# Brandt semigroup

In mathematics, Brandt semigroups are completely 0-simple inverse semigroups. In other words, they are semigroups without proper ideals and which are also inverse semigroups. They are built in the same way as completely 0-simple semigroups:

Let G be a group and ${\displaystyle I,J}$ be non-empty sets. Define a matrix ${\displaystyle P}$ of dimension ${\displaystyle |I|\times |J|}$ with entries in ${\displaystyle G^{0}=G\cup \{0\}.}$

Then, it can be shown that every 0-simple semigroup is of the form ${\displaystyle S=(I\times G^{0}\times J)}$ with the operation ${\displaystyle (i,a,j)*(k,b,n)=(i,ap_{jk}b,n)}$.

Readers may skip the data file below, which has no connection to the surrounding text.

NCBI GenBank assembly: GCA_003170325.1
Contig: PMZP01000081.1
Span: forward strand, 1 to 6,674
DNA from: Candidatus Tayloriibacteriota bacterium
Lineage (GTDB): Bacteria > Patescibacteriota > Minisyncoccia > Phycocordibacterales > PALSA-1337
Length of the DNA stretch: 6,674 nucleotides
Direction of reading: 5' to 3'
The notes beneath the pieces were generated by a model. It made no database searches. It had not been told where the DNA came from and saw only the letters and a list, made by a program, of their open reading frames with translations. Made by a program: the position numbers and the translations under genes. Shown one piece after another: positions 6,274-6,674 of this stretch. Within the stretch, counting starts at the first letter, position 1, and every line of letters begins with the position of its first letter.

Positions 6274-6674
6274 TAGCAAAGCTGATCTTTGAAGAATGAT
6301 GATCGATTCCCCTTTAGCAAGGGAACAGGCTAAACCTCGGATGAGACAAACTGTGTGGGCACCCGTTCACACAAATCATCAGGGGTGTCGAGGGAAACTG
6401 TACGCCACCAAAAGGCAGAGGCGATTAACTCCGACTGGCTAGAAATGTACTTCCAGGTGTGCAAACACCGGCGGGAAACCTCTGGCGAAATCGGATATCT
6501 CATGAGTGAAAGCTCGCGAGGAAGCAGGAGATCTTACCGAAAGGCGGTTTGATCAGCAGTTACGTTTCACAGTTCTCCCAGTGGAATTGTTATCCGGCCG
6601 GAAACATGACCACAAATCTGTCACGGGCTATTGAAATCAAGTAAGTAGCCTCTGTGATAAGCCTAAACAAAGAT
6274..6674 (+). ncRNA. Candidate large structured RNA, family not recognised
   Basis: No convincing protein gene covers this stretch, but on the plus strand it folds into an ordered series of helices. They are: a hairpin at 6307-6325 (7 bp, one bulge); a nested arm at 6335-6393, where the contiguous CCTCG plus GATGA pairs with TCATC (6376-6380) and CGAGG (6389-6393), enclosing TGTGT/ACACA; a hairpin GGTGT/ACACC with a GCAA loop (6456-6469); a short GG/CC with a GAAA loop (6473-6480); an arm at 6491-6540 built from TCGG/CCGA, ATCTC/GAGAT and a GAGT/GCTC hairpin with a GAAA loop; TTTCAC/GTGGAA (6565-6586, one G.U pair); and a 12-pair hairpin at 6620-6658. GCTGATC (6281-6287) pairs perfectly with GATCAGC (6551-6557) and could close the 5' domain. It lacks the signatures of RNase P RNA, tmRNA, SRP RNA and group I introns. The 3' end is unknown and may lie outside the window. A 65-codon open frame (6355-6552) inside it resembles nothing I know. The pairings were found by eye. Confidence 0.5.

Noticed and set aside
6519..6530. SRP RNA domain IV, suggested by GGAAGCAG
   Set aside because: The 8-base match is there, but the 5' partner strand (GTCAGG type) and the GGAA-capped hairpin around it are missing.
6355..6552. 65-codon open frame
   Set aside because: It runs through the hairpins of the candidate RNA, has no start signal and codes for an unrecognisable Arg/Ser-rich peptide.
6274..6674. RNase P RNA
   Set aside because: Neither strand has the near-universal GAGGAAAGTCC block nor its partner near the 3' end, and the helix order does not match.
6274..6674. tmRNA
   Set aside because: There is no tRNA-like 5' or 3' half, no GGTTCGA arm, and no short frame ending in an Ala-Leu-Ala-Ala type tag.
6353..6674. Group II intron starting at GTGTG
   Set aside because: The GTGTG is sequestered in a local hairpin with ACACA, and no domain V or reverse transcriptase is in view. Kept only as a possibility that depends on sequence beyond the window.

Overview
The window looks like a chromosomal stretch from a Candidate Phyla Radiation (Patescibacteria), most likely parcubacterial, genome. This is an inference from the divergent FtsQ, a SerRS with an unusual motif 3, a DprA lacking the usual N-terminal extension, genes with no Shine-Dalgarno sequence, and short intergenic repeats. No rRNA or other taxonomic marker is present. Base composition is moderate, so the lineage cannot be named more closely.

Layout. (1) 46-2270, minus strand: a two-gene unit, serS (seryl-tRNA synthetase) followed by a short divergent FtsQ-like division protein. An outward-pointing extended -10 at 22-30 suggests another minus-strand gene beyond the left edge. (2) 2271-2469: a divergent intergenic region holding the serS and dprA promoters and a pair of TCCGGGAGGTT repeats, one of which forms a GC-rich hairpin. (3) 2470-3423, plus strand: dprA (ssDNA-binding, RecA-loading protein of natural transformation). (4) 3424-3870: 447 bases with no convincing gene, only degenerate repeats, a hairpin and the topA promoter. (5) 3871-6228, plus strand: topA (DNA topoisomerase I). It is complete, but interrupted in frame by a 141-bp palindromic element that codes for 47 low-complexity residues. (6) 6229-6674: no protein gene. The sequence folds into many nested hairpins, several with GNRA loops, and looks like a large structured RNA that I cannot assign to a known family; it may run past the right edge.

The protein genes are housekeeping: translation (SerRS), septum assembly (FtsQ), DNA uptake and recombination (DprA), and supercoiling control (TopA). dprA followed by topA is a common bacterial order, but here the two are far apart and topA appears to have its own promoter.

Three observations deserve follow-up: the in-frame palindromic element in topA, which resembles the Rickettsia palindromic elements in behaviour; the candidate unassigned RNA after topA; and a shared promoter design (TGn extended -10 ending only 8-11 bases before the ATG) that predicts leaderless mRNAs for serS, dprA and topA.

As Brandt semigroups are also inverse semigroups, the construction is more specialized and in fact, I = J (Howie 1995). Thus, a Brandt semigroup has the form ${\displaystyle S=(I\times G^{0}\times I)}$ with the operation ${\displaystyle (i,a,j)*(k,b,n)=(i,ap_{jk}b,n)}$.

Moreover, the matrix ${\displaystyle P}$ is diagonal with only the identity element e of the group G in its diagonal.

## Remarks

1) The idempotents have the form (i,e,i) where e is the identity of G

2) There are equivalent way to define the Brandt semigroup. Here is another one:

ac=bc≠0 or ca=cb≠0 ⇒ a=b

ab≠0 and bc≠0 ⇒ abc≠0

If a ≠ 0 then there is unique x,y,z for which xa = a, ay = a, za = y.

For all idempotents e and f nonzero, eSf ≠ 0